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Market Setting Up to Bounce

For now at least, VeriSign's acquisition of Network Solutions has knocked Deutsche Bank and Dresdner Bank out of the top headline slot.

A couple of hours ago, it was hard to imagine that anything would be able to knock

Deutsche Bank's

and

Dresdner Bank's

confirmation that they are discussing "wide-ranging" cooperation out of the top slot of corporate headlines.

If the two combined, they would have assets of about $1.25 trillion. That's a pretty big bank -- the world's largest, in fact. But this is America, and the tech-obsessed U.S. stock market has just received its latest indication that, in the short term at least, hypervaluation doesn't necessarily mean overvaluation.

Web security consulting firm

VeriSign

(VRSN) - Get Report

is

buying Internet domain-name registrar

Network Solutions

(NSOL)

in a stock deal valued at $21 billion. VeriSign will issue 2.15 shares of its stock for each share of Network Solutions. Based on yesterday's closing price, that would come out to a staggering $532 a share. Network Solutions closed yesterday at 360 5/8.

Instinet

trading has since moderated the payoff for Network Solutions shareholders, though. VeriSign had lately traded at 216 1/2, which cuts the deal down to about $465 a share.

Skeptics will stress that no cash is involved in the deal. But in the minds of technology bulls, the massive premium that VeriSign is willing to pay for Network Solutions can only justify the lofty levels at which many tech stocks are trading. Technology stocks deserve such valuations, the thinking goes, not merely because they give them the currency to expand and dominate their markets, but also because other corporations are willing to pay those premiums.

"It's getting people heartened," said Mike Clark, managing director of equity trading at

Credit Suisse First Boston

. "But the Comp still has to prove it can have a down day in a difficult tape. To be down 9 points yesterday when you're up 20% on the year isn't saying much. The market's going to keep testing the Comp until it rolls over in the short term."

Not this morning. The VeriSign deal has lit up the futures market. The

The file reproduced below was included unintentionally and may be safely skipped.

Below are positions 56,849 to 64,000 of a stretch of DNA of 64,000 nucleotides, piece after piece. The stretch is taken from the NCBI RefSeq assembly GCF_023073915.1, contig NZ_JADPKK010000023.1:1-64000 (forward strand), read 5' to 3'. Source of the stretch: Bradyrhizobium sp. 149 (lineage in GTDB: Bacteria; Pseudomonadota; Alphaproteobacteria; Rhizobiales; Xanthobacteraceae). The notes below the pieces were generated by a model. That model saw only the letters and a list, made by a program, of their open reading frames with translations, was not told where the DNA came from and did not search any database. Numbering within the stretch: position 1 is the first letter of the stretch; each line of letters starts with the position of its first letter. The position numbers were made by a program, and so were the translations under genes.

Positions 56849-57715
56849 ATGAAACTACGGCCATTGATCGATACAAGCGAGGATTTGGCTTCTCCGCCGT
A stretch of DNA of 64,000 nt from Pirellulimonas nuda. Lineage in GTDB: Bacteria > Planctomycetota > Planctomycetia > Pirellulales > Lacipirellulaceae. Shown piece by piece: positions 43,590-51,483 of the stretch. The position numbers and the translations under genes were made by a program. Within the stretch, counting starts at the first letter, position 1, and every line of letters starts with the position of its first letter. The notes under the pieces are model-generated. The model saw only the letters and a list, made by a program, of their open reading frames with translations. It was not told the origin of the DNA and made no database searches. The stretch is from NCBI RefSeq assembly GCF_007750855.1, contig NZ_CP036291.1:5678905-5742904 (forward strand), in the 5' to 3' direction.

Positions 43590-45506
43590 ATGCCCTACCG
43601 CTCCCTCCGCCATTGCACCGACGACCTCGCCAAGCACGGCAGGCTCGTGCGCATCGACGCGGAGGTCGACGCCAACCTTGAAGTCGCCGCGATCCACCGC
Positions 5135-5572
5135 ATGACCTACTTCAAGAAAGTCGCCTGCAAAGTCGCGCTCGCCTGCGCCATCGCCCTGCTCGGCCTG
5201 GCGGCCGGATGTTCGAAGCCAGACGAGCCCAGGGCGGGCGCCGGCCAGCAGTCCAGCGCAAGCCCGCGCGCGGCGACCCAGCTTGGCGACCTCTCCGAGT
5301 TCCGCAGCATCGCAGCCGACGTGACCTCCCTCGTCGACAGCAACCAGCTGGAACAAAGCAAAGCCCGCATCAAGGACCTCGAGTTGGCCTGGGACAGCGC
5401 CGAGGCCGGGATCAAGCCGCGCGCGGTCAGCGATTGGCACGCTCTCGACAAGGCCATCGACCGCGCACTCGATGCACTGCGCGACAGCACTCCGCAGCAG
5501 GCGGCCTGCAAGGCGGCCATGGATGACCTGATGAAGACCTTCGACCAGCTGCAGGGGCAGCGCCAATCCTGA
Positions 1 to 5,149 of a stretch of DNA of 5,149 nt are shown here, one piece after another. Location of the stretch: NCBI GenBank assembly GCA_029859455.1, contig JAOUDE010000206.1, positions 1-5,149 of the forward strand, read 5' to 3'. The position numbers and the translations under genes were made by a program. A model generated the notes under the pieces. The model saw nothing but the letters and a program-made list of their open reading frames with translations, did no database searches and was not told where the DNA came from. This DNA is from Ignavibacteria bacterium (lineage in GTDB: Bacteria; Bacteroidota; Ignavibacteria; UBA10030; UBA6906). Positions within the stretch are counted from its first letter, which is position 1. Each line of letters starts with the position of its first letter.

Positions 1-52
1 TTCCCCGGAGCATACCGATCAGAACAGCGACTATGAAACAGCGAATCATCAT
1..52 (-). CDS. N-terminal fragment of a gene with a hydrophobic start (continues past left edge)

Nasdaq 100

futures were up 67.45 to 4564.95, well off their early lows and indicating a big upside open for large-cap technology stocks.

It looks like the broader market will be participating, too -- at least in the early going. At 9:05 a.m. EST, the

S&P 500

futures were up 8.3, more than 10 points above fair value and setting a positive tone for the open. But

Proctor & Gamble's

(PG) - Get Report

earnings-warning preannouncement could stall any early rally the

Dow Jones Industrial Average

should mount.

Proctor had last traded at 75 on Instinet, down from yesterday's 87 7/16. "I can't imagine that's a good thing," said Clark.

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The bond market was edging lower, with the 10-year note down 9/32 to 100 11/32 and yielding 6.452%. The 30-year bond, meanwhile, was off 9/32 to 101 5/32, putting its yield at 6.164%. No first-tier data are scheduled for release, though the

Labor Department

has revised fourth-quarter productivity growth up to 6.4% from the preliminary 5.0%. That's extremely impressive productivity growth, though its ability to control wage pressures is severely compromised by a 6.9% fourth-quarter jump in

gross domestic product

.

Labor also said that unit labor costs fell 2.4% in the fourth-quarter, a bigger decline than the initial 1.0% fall. EUROPE

The large European indices were mixed in early afternoon trade. The Deutsche Bank/Dresdner Bank news had Frankfurt's

Xetra Dax

flying up 144.38, or 1.8%, to 8120.16. Dresdner Bank was surging more than 20%, while Deutsche Bank and insurer

Allianz

, a major shareholder of both banks, were also sharply higher.

The Paris

CAC

was up 37.86 to 6583.84, while London's

FTSE

was down 3.3 to 6564.5.

The euro was trading at $0.9574.

Asian markets went their separate ways overnight.

Tokyo stocks edged higher in volatile trading, especially in

Softbank

, which jumped late in the day to erase its 15% loss from Monday. But other large tech plays were weaker, as investors unwound cross-shareholdings before the March 31 fiscal year-end. The

Nikkei

rose 147.89 to 19,944.24.

The dollar inched slightly higher to 107.73 yen in a sluggish session. It was lately trading at 107.35 yen.

Hong Kong's

Hang Seng

rose 106.60 to 17,865.36. Traders are waiting on the release of the fiscal budget Wednesday, and some said there could be damaging news for property, financial and retail shares if Hong Kong introduces a retail sales tax or increases the corporate tax rate.

Taiwan's

TWSE

index gained 12.16 to 9380.07, and South Korea's

Kospi

lost 1.99 to 907.34

For a look at stocks in the preopen news, see Stocks to Watch, published separately.